This past August a young Muslim student at Ohio State University, Abdul Razak Ali Artan, was interviewed by the local college paper, The Lantern. In the interview Artan, a recent immigrant from Somalia, described his perceptions of anti-Muslim sentiments around him. “I wanted to pray in the open, but I was scared with everything going on in the media. I’m a Muslim, it’s not what the media portrays me to be. If people look at me, a Muslim praying, I don’t know what they’re going to think, what’s going to happen. But, I don’t blame them. It’s the media that put that picture in their heads so they’re just going to have it and it, it’s going to make them feel uncomfortable.”A couple months later, Artan went on an anti-American rant on Facebook, posting among other things, “I am sick and tired of seeing [Muslims] killed and tortured EVERYWHERE.” Then, Artan took a knife, got into his car, and went on a rampage that left eleven injured before the police were able to shoot him.
As Ben Shapiro observes, the sequence of events leaves us with one of two options. Either Artan was not yet radicalized during the August interview, and underwent a rapid radicalization in the span of three months. Or (more likely), Artan was already on the path to fanaticism at the time of he interview. Either way, it is quite obvious to anyone who has ever stepped foot onto a college campus that they are hardly hotbeds of anti-Muslim sentiment. After all, Artan was able to pray in middle of the university without encountering any opposition. Ohio State boasts a Muslim student organization and even offers a major in Islamic Studies. So how did Artan manage to convince himself that he was surrounded by a hostile environment? Or, was he simply taking advantage of an interview he knew would accept his claims of Islamophobia at face value?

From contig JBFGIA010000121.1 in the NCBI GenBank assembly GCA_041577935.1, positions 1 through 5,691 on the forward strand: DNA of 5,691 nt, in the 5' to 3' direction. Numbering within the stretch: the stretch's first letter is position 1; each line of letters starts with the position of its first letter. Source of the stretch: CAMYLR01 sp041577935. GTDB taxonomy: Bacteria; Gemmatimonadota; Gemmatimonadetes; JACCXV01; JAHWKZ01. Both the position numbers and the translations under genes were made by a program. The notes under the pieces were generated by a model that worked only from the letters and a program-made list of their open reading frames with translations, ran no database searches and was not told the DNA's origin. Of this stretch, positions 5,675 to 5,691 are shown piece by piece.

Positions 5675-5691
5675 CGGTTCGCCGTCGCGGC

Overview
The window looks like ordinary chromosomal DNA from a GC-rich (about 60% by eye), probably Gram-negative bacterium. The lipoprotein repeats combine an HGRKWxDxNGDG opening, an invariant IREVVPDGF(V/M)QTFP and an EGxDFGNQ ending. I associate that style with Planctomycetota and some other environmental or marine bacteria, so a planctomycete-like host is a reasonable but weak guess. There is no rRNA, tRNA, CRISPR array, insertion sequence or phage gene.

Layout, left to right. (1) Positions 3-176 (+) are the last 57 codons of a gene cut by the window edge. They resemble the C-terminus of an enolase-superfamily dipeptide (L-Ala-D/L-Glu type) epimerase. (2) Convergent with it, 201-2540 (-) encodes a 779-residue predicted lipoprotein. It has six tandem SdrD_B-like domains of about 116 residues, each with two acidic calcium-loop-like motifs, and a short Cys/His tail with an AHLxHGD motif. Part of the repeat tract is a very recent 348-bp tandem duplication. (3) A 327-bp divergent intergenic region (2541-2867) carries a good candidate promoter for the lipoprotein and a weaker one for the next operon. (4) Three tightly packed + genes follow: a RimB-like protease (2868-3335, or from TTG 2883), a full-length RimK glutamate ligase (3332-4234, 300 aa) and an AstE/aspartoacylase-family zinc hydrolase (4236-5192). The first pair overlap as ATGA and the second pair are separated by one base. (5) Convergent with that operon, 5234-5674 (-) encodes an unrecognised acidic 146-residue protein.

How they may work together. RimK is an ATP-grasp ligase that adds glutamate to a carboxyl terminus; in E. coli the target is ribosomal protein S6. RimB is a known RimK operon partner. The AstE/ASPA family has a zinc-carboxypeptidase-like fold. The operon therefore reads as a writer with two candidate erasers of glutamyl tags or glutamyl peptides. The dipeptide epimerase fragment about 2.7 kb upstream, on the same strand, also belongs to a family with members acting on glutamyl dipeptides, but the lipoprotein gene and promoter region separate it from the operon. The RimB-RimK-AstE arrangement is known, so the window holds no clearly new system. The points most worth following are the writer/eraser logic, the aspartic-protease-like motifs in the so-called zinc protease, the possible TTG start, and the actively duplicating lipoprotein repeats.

In its attitudes towards the weak and vulnerable, societies tend to swing between two poles. At one extreme the weak and vulnerable are cruelly dismissed, swept aside as lesser beings. At the other, weakness and vulnerability are glorified. Unfortunately, liberalism today has swung to the latter extreme. Instead of helping them up, the radical liberal culture encourages them to wallow in self-pity. Blame, not responsibility, is encouraged. Facing difficulty? Run to a safe space. Don’t like someone else’s point of view? Don’t allow him or her to speak. The result? Instead of growth, stagnation. In this case, it may well have led to radicalization.